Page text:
Sunday, Nov. 28, 2010 | 2 a.m.
An investigation by the Sun has identified thousands of cases of patients having suffered preventable harm in Las Vegas hospitals. To better understand why these incidents occur and what should be done to address them, the Sun sat down with three people who have something to say about hospital care:
• Kathy Silver, CEO of University Medical Center, Clark County’s only public hospital.
• State Sen. Shirley Breeden (D-Henderson). Her father was infected with a deadly bacteria in a local hospital and she has sponsored legislation to require public reporting of hospital-acquired infections.
• Dr. Mitchell Forman, President of the Clark County Medical Society and dean of Touro University Nevada College of Osteopathic Medicine.
The Sun presented to them a series of statements and asked if they agreed or disagreed. These excerpts were edited for clarity.
Patients should be concerned about their safety in Las Vegas hospitals.
Things do happen in hospitals; however, I think there are far more good things that happen in hospitals than not-so-good things. So I don’t think as an overall general statement that would be true.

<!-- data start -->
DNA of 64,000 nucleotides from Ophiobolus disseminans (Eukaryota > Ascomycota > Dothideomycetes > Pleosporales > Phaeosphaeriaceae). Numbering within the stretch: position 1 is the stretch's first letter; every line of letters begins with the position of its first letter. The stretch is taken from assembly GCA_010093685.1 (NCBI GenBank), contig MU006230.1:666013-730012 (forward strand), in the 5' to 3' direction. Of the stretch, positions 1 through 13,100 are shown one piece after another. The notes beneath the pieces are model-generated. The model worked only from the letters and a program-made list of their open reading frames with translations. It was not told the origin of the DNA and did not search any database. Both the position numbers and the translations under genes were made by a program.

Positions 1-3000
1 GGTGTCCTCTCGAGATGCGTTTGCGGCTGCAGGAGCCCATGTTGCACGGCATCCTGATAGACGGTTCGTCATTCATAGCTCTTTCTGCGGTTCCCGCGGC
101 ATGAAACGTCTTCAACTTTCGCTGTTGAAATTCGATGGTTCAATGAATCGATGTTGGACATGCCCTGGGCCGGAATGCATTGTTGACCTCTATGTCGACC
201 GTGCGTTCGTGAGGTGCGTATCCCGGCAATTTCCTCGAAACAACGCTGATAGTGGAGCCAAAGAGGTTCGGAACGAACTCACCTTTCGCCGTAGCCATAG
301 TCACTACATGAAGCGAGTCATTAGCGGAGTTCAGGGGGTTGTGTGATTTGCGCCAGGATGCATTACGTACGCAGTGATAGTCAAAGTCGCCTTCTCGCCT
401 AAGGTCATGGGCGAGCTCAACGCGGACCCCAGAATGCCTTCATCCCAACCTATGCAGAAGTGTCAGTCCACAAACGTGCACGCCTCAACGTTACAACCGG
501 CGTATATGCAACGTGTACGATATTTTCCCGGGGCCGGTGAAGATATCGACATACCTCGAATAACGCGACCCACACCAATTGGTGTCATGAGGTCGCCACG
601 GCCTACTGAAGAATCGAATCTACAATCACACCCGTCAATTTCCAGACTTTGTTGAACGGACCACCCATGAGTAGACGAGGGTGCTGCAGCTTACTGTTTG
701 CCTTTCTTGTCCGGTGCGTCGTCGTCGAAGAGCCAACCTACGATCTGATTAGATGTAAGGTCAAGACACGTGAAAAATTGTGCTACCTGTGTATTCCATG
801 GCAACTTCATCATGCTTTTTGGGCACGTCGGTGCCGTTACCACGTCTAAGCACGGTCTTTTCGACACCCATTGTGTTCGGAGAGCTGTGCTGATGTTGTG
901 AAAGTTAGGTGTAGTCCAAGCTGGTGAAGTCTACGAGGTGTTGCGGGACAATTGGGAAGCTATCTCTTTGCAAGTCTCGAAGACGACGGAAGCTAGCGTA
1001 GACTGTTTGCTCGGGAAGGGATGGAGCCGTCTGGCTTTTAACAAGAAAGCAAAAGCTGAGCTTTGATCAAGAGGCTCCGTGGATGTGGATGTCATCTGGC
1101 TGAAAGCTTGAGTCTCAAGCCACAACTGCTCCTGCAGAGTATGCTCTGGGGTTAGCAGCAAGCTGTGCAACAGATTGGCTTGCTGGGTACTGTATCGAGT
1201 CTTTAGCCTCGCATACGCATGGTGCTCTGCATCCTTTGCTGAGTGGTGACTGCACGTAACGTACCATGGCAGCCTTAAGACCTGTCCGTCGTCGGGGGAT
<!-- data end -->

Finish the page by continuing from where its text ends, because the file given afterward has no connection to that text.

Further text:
My father was hospitalized and acquired MRSA — a drug-resistant bacteria — and has consistently gone downhill. Within the last month he has been hospitalized twice. I believe that people need to be educated on what they can do to help while their loved one is in the hospital.
I would temper it by saying patients who are ill enough to be admitted to a hospital have a serious underlying medical problem. The hospital is a technical place for many patients who don’t know much about it, so being concerned about your health care and what will take place is different from being fearful of it. And I think fearing going to the hospital may not be the best thing.